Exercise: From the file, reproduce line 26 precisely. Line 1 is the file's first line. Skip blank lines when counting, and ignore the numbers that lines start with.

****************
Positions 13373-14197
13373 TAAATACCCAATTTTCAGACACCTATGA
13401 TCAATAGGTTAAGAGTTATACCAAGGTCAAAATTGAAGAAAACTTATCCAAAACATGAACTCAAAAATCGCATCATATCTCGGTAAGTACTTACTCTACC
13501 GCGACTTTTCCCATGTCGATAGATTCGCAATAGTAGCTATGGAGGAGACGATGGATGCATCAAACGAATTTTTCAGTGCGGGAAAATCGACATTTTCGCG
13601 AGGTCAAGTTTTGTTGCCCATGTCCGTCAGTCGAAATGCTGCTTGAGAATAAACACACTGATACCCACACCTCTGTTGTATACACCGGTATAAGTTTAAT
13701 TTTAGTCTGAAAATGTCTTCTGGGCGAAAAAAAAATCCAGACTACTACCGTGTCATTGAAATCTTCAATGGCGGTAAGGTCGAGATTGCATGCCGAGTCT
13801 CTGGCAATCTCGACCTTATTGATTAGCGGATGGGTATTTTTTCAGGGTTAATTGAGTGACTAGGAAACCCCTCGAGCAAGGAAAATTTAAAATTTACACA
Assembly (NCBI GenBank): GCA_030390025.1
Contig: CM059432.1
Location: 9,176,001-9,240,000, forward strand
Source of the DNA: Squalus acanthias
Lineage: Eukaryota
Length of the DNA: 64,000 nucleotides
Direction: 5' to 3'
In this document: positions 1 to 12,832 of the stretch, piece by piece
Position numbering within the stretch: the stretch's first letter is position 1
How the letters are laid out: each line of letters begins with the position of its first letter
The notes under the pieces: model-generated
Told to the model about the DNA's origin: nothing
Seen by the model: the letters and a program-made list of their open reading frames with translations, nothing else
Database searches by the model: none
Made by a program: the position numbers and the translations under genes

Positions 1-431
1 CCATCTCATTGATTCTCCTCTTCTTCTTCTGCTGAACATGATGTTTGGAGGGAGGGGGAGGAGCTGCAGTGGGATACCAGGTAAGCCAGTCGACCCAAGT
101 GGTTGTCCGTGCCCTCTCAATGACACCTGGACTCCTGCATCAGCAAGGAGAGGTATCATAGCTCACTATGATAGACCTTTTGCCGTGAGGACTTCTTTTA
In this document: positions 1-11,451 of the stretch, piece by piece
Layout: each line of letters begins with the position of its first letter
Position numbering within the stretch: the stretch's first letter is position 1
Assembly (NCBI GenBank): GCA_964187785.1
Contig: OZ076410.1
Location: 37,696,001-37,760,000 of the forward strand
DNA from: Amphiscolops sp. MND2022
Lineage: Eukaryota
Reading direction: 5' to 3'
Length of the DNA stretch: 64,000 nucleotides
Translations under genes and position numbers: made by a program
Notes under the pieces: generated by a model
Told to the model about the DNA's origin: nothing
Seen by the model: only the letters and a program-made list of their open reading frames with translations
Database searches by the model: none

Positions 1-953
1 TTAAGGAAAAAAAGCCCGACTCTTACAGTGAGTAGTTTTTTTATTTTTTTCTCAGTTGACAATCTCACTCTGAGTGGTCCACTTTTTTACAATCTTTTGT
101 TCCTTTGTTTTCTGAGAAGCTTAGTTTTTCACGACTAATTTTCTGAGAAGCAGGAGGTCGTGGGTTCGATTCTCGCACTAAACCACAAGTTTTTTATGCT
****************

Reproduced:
In this document: positions 1-11,451 of the stretch, piece by piece